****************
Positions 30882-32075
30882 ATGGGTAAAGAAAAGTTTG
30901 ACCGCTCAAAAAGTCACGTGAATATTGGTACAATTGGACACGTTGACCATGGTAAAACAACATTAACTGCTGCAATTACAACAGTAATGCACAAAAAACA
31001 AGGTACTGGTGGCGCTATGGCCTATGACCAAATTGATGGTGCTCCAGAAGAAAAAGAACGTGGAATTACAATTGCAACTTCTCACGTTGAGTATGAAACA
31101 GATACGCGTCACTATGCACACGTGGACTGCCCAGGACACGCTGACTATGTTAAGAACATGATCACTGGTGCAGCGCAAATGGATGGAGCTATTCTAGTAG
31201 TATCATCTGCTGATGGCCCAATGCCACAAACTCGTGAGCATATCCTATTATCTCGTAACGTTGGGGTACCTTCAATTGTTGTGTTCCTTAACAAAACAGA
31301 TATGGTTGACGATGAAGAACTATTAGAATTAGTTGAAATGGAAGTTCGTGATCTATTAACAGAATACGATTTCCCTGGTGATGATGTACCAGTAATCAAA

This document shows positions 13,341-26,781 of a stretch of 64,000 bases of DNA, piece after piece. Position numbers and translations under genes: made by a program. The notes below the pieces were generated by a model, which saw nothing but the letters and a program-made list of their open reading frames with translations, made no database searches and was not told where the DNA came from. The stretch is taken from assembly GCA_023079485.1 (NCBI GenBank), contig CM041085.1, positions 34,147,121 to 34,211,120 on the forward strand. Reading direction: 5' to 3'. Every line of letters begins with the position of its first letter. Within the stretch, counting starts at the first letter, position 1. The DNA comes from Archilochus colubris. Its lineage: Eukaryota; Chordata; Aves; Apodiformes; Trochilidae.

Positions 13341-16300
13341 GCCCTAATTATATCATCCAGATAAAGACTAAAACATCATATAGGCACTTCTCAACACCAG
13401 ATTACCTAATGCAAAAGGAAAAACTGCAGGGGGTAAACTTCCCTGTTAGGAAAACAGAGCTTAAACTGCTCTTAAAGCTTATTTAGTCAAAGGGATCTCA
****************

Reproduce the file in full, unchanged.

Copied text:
Positions 30882-32075
30882 ATGGGTAAAGAAAAGTTTG
30901 ACCGCTCAAAAAGTCACGTGAATATTGGTACAATTGGACACGTTGACCATGGTAAAACAACATTAACTGCTGCAATTACAACAGTAATGCACAAAAAACA
31001 AGGTACTGGTGGCGCTATGGCCTATGACCAAATTGATGGTGCTCCAGAAGAAAAAGAACGTGGAATTACAATTGCAACTTCTCACGTTGAGTATGAAACA
31101 GATACGCGTCACTATGCACACGTGGACTGCCCAGGACACGCTGACTATGTTAAGAACATGATCACTGGTGCAGCGCAAATGGATGGAGCTATTCTAGTAG
31201 TATCATCTGCTGATGGCCCAATGCCACAAACTCGTGAGCATATCCTATTATCTCGTAACGTTGGGGTACCTTCAATTGTTGTGTTCCTTAACAAAACAGA
31301 TATGGTTGACGATGAAGAACTATTAGAATTAGTTGAAATGGAAGTTCGTGATCTATTAACAGAATACGATTTCCCTGGTGATGATGTACCAGTAATCAAA

This document shows positions 13,341-26,781 of a stretch of 64,000 bases of DNA, piece after piece. Position numbers and translations under genes: made by a program. The notes below the pieces were generated by a model, which saw nothing but the letters and a program-made list of their open reading frames with translations, made no database searches and was not told where the DNA came from. The stretch is taken from assembly GCA_023079485.1 (NCBI GenBank), contig CM041085.1, positions 34,147,121 to 34,211,120 on the forward strand. Reading direction: 5' to 3'. Every line of letters begins with the position of its first letter. Within the stretch, counting starts at the first letter, position 1. The DNA comes from Archilochus colubris. Its lineage: Eukaryota; Chordata; Aves; Apodiformes; Trochilidae.

Positions 13341-16300
13341 GCCCTAATTATATCATCCAGATAAAGACTAAAACATCATATAGGCACTTCTCAACACCAG
13401 ATTACCTAATGCAAAAGGAAAAACTGCAGGGGGTAAACTTCCCTGTTAGGAAAACAGAGCTTAAACTGCTCTTAAAGCTTATTTAGTCAAAGGGATCTCA